Friday, April 1, 2011

Is my salary any of your business? (Updated)

UPDATE: Doorey has an interesting take on the sunshine list.

For the first time, I made it onto Ontario's salary disclosure list.  I won't link to it, but a trivial amount of Googling would lead you to find out exactly what I earned last year.

On the one hand, my employer is a public institution, and I agree that the public deserves to know how their money is being spent.  And there are some individuals, like university presidents and senior executives of public corporations, whose compensation packages are large, and who negotiate their employment contracts individually; these packages should be on the public record.  But I'm a middle-ranked professor with no administrative authority, and my pay is set by collective bargaining. Do you need to know exactly how much I, personally, get paid?

The disclosure list would perform its function if it was published as it is today, but with names redacted:  the public would know, in general, how much professors and other civil servants get paid.  I don't see what extra public good is served by printing my name, which is a significant invasion of privacy.

And a memo to the local papers: "Many more public servants earning six figures" is not news, although it certainly provides inflammatory fodder for people who think public servants are all fat cats helping themselves at the public trough.  Salaries naturally go up as a result of cost-of-living increases, which track inflation, so it would be a huge surprise if the list did not grow.  A much better question, whether the size of the list is growing at the expected rate given inflation, is not answered by any of the media reports I read.


Anonymous said...

How, when there is so much attention given to privacy in other areas of government and higher ed, it can be considered equitable to publish this info I have no idea.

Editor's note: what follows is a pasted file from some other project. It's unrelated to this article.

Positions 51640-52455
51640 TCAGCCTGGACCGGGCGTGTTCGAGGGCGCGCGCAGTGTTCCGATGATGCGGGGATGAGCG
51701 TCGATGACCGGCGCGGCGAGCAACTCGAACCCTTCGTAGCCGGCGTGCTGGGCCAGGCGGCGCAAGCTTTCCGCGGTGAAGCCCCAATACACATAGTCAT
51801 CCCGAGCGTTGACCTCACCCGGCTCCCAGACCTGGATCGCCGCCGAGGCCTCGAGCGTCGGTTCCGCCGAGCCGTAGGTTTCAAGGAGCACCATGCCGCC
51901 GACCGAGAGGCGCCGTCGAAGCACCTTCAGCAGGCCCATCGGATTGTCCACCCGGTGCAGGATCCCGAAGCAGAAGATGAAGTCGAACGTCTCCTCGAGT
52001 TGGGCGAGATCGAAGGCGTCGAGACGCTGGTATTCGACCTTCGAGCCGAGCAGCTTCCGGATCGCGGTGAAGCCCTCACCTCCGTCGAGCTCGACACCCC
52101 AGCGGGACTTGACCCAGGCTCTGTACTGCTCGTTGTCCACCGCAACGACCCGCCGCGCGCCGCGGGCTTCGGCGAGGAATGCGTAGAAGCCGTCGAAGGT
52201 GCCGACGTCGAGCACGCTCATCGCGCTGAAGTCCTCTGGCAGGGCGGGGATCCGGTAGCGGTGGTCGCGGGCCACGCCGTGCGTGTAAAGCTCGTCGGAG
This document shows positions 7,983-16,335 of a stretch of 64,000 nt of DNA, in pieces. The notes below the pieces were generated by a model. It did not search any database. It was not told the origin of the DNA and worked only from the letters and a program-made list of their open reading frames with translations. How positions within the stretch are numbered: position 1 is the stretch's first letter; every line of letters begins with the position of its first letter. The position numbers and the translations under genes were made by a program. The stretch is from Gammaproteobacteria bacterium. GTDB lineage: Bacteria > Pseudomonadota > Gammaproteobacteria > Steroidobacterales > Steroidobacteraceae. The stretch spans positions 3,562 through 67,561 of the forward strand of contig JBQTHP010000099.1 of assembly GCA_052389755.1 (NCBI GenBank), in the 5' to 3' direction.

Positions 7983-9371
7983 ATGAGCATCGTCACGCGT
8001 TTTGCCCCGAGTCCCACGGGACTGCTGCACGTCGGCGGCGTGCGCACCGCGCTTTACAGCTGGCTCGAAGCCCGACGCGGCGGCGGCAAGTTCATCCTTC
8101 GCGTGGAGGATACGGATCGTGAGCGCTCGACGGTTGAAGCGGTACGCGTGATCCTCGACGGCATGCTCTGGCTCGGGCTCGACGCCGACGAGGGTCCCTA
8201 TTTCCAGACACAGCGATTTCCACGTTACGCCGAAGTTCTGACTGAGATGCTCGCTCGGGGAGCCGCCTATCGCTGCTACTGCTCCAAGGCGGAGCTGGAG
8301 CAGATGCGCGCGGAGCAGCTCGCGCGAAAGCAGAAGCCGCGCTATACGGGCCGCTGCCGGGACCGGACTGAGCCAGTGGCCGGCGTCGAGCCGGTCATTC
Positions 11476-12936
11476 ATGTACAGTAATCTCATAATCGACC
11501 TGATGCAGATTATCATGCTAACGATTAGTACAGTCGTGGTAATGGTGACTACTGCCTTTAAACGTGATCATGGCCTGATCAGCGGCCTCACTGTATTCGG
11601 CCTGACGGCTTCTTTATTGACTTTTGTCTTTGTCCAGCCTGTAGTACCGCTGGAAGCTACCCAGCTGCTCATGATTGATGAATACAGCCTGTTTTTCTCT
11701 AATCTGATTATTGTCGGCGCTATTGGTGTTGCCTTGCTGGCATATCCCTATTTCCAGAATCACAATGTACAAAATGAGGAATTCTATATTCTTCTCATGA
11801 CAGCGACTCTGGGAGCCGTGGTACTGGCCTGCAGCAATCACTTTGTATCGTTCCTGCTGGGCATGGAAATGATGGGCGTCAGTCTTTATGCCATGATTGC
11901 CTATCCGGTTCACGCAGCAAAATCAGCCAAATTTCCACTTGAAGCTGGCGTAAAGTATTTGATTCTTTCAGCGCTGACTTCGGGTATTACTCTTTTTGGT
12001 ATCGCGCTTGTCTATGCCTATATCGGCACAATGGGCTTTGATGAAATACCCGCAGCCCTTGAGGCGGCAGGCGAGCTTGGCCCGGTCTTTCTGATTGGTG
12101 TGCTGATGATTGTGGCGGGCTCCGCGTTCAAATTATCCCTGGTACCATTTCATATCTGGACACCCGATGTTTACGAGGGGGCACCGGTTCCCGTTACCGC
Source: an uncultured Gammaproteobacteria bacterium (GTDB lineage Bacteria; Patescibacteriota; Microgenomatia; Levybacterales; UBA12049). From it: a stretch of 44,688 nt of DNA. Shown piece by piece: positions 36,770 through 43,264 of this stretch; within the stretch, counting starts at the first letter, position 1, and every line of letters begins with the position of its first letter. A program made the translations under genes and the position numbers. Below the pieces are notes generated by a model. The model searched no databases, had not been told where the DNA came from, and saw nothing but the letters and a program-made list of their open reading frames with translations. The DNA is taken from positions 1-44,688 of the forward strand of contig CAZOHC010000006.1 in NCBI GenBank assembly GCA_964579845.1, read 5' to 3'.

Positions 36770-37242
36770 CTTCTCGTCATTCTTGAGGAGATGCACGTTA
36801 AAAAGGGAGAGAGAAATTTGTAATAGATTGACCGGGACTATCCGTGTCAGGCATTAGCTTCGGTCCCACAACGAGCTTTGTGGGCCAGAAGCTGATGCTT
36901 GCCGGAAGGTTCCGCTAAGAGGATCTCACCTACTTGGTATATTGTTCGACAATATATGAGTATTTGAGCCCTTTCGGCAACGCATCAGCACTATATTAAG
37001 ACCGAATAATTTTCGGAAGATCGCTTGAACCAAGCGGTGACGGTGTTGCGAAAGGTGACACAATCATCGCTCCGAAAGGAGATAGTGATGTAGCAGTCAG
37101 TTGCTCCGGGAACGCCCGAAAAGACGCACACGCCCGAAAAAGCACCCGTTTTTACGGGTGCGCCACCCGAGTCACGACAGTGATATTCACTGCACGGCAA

(Disclosure: I work in Higher Ed in Ontario, although I'm paid well below the $100k mark. In other words, I don't take this position out of self-interest).

Anonymous said...

The university staff alone on the list account for $843,893,714.49.

I want to know exactly who is taking their share of close to $1 billion.

I think that the list should go further and publish the number of publications that faculty make each year (despite the numerous flaws in using that as a metric).

Andrew said...

Anonymous 5:37: If they're going to publish, there's no reason not to publish everybody's salary. As it is, the context-free publication of "rich" public servant salaries only serves to rile up the public. Of course, the news media happily play along.

Anonymous 6:46: In general, for each faculty member, you can check public sources (e.g., Google scholar, faculty web pages) to check how much that person is publishing. But I'm not clear on how that makes anybody any more accountable. For instance, I wouldn't feel qualified to judge the contribution of faculty members outside my discipline. And if you want me to crank out shitty, meaningless papers in third-rate journals to make it look like I'm earning my pay, I would be happy to oblige you, but I wouldn't argue that it is progress.

K.lara said...

As someone who is far from making the sunshine list, I feel for you and everyone else included. I'd be horrified to have my identity and salary be made so public. I can imagine the annoying spam, marketing calls and other intrusions members of the list endure as a result.

I like your idea of names being redacted.